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We're just having a discussion and we wanted to say:

"I was enjoying speaking with you last night"

Would we say this as:

Yo disfrutaba hablar con usted anoche

or

Yo disfrutaba hablando con usted a noche

Are either of these correct? If so, what is the difference between them? I was under the impression you could only use the gerund after using estar.

If it's valid, could I also say:

Yo disfruté hablar con usted anoche

and

Yo disfruté hablando con usted anoche

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The Spanish structure [disfrutar + verb-infinitive] should be translated as [enjoy + verb-ing] in English, and vice versa, in general.

There are some English verbs, like like, prefer, etc. that can take both to-verb or verb-ing. In general these are both translated using the Spanish infinitive. If there's any difference in meaning between the two English forms, it'll be lost.

I understand that your doubt stems from the fact that in English the -ing form (or gerund) can often be used as a verbal noun, while in other cases it functions as the present participle. The Spanish gerund (-ando, -iendo) doesn't do such double duty. Sometimes (as explained in another answer) you can have a gerund after some verbs like disfrutar, but it's not that usual, and the meaning is a bit different (in this case the gerund acts a complement of manner).

You cannot use a gerund after most of those Spanish verbs that can take an infinitive. In the following examples, the first sentence is OK and the second is wrong:

  • Me gustó hablar contigo.✓ | Me gustó *hablando contigo.
  • Prefiero comer solo.✓ | Prefiero *comiendo solo.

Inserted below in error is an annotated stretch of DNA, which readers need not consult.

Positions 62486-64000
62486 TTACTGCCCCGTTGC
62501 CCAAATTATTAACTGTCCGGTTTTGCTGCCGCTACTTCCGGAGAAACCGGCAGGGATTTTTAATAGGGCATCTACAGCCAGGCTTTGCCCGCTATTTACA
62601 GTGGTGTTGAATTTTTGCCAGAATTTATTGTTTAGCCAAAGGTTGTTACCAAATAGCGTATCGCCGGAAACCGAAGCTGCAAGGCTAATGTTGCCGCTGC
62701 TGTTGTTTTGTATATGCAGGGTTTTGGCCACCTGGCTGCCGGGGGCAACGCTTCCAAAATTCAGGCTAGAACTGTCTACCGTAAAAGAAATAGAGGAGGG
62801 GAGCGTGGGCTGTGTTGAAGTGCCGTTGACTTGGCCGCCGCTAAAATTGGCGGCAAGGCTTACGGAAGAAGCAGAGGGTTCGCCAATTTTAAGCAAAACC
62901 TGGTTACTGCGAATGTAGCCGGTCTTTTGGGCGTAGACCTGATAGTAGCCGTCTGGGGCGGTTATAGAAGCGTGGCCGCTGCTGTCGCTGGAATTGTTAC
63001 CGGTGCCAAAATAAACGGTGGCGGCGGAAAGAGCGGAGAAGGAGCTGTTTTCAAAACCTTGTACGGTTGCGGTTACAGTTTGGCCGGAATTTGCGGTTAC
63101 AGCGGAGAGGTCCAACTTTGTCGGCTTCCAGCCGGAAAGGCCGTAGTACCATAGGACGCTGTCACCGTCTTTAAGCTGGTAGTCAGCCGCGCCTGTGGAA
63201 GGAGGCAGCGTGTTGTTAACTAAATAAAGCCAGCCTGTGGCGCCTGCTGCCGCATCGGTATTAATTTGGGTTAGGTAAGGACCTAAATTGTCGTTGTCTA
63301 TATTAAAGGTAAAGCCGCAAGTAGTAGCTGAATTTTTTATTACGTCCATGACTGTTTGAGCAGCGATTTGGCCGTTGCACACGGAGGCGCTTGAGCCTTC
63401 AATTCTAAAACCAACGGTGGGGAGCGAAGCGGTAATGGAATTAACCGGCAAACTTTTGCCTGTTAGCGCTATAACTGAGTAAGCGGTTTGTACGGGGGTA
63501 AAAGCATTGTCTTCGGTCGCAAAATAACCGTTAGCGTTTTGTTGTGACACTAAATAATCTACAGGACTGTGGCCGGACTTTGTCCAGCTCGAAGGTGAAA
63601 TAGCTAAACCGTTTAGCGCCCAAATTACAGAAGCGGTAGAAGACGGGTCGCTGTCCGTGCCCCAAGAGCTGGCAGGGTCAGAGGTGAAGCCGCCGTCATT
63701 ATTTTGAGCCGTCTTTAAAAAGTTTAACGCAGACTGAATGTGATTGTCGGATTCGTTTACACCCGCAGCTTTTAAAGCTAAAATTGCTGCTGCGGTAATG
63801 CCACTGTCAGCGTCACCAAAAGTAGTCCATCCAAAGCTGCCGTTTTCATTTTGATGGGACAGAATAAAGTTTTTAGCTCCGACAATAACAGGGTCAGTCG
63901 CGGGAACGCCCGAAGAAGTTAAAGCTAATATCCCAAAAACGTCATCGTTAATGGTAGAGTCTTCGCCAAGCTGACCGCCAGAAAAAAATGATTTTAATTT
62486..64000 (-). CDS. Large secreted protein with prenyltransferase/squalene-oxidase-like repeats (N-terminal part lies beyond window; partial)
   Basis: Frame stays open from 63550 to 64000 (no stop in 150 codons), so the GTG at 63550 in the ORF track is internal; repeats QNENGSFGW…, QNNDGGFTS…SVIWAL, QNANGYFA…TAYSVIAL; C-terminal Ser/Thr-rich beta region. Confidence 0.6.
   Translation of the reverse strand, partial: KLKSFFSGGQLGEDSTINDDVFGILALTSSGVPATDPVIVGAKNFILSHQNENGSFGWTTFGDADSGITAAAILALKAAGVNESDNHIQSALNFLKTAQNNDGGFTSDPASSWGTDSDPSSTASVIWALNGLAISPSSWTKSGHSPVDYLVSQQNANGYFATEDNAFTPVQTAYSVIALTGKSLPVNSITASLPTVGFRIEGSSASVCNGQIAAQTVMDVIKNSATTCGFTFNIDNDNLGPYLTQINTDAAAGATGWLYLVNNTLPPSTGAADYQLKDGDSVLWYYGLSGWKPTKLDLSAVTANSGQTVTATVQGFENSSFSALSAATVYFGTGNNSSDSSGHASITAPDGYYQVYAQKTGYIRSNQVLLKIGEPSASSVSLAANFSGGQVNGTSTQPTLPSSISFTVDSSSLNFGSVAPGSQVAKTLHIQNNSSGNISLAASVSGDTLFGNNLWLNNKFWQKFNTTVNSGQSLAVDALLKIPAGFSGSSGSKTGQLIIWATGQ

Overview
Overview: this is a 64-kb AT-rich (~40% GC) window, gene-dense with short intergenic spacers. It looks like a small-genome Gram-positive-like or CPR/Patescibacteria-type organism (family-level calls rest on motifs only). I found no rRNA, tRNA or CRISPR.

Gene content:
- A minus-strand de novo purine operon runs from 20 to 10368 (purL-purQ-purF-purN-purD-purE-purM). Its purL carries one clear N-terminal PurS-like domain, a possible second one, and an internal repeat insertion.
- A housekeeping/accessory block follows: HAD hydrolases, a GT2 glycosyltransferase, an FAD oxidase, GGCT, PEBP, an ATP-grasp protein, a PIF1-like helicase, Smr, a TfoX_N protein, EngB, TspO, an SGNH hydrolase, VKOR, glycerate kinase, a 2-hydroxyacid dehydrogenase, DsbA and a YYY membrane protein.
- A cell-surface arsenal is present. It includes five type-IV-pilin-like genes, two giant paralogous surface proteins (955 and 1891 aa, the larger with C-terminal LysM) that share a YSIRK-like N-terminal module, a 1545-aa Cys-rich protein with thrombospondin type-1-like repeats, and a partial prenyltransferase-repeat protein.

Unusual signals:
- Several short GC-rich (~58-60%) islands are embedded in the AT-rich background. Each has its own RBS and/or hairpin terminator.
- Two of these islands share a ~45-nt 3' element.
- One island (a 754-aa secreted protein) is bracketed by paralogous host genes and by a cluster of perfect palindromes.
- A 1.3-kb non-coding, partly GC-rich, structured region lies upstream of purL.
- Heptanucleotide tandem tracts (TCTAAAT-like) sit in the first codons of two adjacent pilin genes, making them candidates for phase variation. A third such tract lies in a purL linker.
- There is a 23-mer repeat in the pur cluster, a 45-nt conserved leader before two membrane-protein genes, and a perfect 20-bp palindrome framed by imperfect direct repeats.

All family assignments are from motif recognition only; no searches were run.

• Elegimos no tener hijos.✓ | Elegimos no *teniendo hijos.

Unrelated to the actual details of your question, but having to do with it in a sense: yes, you can use the gerund (-ando, -iendo forms) with at least one verb other than estar using the same structure:

  • Ya vamos llegando. = "We're getting there already."
  • Se fue derrumbando de a pedacitos. = "It fell apart by bits and pieces."

Note again that [ir + gerund] has nothing to do with [ir + infinitive]! The former is used for an ongoing process, while the latter is a future construction.

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  • Excellent answer. You deserve the green mark, no doubt. Congratulations on your English, too. I've seen from your profile that you are from Argentina and, high as the level of English language teaching and learning is in our country, I haven't seen any local write so well in English in a long time.
    – Gustavson
    Feb 11 '17 at 0:17
  • I'm flattered (especially coming from you now that I've seen your profile). I'm actually learning about these things as I go.
    – pablodf76
    Feb 11 '17 at 0:54
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I'd definitely use "disfruté" in both cases. I'd never use "disfrutaba."

a) "Disfruté hablar" means that the talk itself was the source of your enjoyment. "hablar" is the object: "Lo disfruté" (I enjoyed it), so here "disfrutar" is a transitive verb.

b) "Disfruté hablando" (which is much less frequent) could be used to mean (a) or to mean that you enjoyed something else while you were talking to that person. The best translation would be: I had a good time/I enjoyed myself (while) talking to you (= as I talked to you) last night. Here "disfrutar" is intransitive and "hablando" is an adverbial of time or manner, depending on how that action is interpreted in connection with the enjoyment.

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  • In fact, the following sounds more natural for me: "Me encantó hablar con usted anoche."
    – Charlie
    Feb 10 '17 at 19:57
  • @CarlosAlejo You are right. That sounds better. "Disfruté" is a bit stilted. And then we have the much more informal "La pasé (adj/adv) hablando contigo anoche".
    – Gustavson
    Feb 10 '17 at 20:02

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